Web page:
Acromegaly is a condition caused by excess secretion of growth hormone from a tumour of the pituitary gland. The most obvious signs of acromegaly arise from overgrowth of bones in the face, hands and feet.
Acromegaly is caused by an excess of growth hormone. The most obvious signs of acromegaly arise from the overgrowth of bones in the face, hands and feet causing facial disfigurement, large hands and feet. However, the changes occur so slowly that they go unnoticed for a long time.
Acromegaly develops after the person has reached adulthood. In children the same condition causes extreme tall stature (gigantism). People aged between 30 and 50 years are most commonly affected. About 1,000 people in Australia are estimated to have acromegaly.
A non-cancerous (benign) tumour on the pituitary gland is the most common cause. The pituitary gland, located in the brain, makes a number of hormones including growth hormone. Growth hormone promotes growth in childhood and in the adult it controls metabolism, muscle and bone mass.
Excessive amounts of growth hormone stimulate the growth of all body tissues. This effect is mediated by a growth factor called IGF-I which is produced in the liver.
The symptoms and signs of acromegaly can include:
- Swelling of soft tissue in the hands and feet (onset signs)
- Enlarged bones in the skull, face, jaw, hands and feet
- Joint pains
- Pins and needles in the hands
- Gaps forming between the teeth, which may cause a ‘bad bite’
- Barrel chest
- Enlarged heart (cardiomegaly)
- Thick and oily skin and strong body odour
- Growth of skin ‘tags’
- Overgrowth of hair
- Husky voice
- Enlarged tongue and lips
- Snoring or drooling while asleep
- Heavy sweating (hyperhidrosis)
- Vision changes, such as loss of peripheral (side) vision.
Complications of acromegaly
Without medical treatment, acromegaly can cause a range of complications including:
- Regularly stop breathing or choke while asleep (sleep apnoea)
- Carpal tunnel syndrome
- High blood pressure (hypertension)
- Heart disease
- Premature death.
A pituitary tumour (adenoma) is the commonest cause of acromegaly. The adenoma secretes excessive amounts of growth hormone. This affects many tissues of the body including the bones and skin.
The adenoma slowly enlarges and may press against the surrounding tissue, causing headaches. If the nerves to the eyes are compressed, this can cause vision impairment.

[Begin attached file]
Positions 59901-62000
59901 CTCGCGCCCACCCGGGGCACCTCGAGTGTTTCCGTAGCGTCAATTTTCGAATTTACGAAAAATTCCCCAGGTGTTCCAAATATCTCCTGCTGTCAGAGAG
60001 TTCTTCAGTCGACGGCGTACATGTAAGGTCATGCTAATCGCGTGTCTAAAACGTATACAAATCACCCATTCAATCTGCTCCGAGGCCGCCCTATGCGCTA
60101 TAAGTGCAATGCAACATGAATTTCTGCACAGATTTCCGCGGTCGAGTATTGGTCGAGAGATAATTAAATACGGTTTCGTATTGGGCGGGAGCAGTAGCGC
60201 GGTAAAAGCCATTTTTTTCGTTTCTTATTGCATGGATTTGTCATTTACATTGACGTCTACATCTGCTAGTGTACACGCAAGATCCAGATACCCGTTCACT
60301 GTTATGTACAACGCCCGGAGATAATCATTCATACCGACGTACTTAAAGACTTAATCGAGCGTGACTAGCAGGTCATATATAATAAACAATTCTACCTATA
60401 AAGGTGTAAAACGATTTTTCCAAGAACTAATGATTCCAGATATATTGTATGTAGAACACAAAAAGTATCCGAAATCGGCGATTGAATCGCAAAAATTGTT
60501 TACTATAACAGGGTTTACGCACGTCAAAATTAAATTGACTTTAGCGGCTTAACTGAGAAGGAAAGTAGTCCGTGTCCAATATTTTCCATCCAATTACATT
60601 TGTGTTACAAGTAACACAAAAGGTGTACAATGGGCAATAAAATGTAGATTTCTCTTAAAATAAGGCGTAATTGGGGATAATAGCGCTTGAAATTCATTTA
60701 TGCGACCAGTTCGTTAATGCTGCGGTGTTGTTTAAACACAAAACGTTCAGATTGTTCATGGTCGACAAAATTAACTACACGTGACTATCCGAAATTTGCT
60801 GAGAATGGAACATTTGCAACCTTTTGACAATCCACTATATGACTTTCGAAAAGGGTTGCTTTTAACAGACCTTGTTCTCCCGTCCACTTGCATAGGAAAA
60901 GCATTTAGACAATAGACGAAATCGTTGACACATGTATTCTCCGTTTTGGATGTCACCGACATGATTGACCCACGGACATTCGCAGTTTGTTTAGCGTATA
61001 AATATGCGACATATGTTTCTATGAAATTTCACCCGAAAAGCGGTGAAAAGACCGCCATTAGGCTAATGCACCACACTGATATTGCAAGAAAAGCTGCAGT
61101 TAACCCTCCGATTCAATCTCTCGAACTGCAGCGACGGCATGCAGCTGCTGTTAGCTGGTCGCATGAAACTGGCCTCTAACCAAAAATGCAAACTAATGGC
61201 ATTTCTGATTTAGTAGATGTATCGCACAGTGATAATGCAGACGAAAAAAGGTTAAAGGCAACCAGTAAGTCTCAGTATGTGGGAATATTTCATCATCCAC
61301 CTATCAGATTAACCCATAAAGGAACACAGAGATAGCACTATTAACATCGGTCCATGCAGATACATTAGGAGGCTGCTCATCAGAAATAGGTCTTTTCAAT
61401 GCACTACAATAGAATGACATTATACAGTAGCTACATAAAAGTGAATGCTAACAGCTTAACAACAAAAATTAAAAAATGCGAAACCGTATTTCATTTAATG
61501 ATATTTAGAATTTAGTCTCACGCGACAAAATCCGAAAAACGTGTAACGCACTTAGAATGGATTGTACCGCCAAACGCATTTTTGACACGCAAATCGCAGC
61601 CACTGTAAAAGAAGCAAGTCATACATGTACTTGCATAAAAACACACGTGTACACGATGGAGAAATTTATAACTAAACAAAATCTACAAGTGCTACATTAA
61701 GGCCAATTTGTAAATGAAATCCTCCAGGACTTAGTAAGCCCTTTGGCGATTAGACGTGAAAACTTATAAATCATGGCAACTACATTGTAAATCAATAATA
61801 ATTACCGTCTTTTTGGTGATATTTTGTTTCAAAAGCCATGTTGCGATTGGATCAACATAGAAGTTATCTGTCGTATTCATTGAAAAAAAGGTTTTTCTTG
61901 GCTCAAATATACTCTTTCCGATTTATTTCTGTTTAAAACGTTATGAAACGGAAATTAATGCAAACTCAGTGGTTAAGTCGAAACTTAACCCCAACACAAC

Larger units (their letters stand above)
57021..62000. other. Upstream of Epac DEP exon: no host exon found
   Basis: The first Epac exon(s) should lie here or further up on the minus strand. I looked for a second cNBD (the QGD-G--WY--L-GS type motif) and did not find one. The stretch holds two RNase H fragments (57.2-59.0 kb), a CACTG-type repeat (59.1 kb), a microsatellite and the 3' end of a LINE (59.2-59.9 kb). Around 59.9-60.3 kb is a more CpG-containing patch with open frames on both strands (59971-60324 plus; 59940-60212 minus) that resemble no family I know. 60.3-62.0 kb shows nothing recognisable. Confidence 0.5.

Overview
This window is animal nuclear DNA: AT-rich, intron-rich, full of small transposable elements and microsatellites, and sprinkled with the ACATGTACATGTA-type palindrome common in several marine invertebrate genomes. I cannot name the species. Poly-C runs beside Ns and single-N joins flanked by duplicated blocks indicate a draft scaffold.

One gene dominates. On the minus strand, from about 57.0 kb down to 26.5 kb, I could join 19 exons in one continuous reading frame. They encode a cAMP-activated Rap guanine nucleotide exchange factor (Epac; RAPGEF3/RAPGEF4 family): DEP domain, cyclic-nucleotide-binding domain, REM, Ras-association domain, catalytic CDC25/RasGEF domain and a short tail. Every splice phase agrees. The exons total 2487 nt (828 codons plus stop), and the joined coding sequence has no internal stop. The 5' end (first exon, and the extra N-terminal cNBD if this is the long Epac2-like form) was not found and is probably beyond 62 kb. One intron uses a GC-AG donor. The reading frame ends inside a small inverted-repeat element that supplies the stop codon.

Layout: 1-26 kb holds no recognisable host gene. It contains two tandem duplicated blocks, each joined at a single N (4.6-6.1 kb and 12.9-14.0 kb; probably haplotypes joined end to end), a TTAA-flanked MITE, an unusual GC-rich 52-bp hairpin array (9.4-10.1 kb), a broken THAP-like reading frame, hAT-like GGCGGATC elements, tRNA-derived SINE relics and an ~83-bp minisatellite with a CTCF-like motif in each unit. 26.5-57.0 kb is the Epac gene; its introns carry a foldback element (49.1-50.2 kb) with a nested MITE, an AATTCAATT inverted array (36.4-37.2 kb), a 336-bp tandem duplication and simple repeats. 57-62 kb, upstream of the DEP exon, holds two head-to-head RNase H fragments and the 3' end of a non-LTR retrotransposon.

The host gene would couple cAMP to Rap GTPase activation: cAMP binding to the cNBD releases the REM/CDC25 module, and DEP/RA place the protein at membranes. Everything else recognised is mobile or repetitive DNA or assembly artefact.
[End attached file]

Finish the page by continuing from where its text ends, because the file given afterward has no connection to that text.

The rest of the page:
The hormone imbalance usually causes disturbances in other hormonal systems. For example, too much growth hormone can cause diabetes which occurs in up to one quarter of people with the condition. Affected women can have menstrual cycle irregularities.
Progress of the condition depends on tumour size
The progression of acromegaly depends on the secretion activity and size of the tumour. In general, acromegaly progresses faster and more aggressively in people who develop a pituitary tumour early in adult life. The cause of pituitary tumours is unknown. Without a known cause, it is impossible to predict or prevent acromegaly.
Certain tumours in other organs, such as the lungs or pancreas, can very rarely cause acromegaly. These tumours either make growth hormone or make a chemical called growth hormone-releasing hormone (GHRH) that prompts the pituitary gland to make growth hormone.
Acromegaly is difficult to diagnose in its early stages because the physical changes occur over many years. Following a suspicion of acromegaly based on history and physical examination, blood tests are required for confirmation of diagnosis.
- An IGF-I (a growth factor produced in the liver) measurement is the most reliable diagnostic test.
- A measurement of growth hormone is of limited value as its concentration fluctuates in blood.
- Imaging of the pituitary gland by CT or MRI scans is performed to determine the size and location of the adenoma.
Treatment reduces the swelling of the soft tissue in the face, hands and feet but cannot reverse the effects on the bones. Treatment is aimed at removing the pituitary tumour, or reducing its activity. Options may include:
- Drugs – somatostatin analogues (trade names Sandostatin and Lanreotide) are effective in inhibiting the growth hormone secretion from the tumour and can also reduce tumour size. They may be used as the first line of treatment or may be used to control residual disease after surgery. A new drug called pegvisomant is a valuable addition – it works by blocking the action of growth hormone.
- Surgery – offers the only chance of cure from complete removal of the tumour. Success is dependent on the size, location of the tumour and surgical skill. Surgery is usually performed through the person’s nose.
- Radiation therapy – is usually offered to control residual disease after surgery.
A person with acromegaly should have regular medical tests to monitor the condition. Tests may include an annual medical check-up and blood tests to measure growth hormone status.
Where to get help
- Your doctor
- Endocrinologist (doctor that specialises in hormone problems)
- Australian Pituitary Foundation, Tel. 1300 331 807
Things to remember
- Acromegaly is a condition caused by an excess of growth hormone, which causes the overgrowth of bones in the face, hands and feet.
- A tumour on the pituitary gland is the most common cause of acromegaly.
- Modern day treatments are very effective.
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Fact sheet currently being reviewed.
Last reviewed: January 2012
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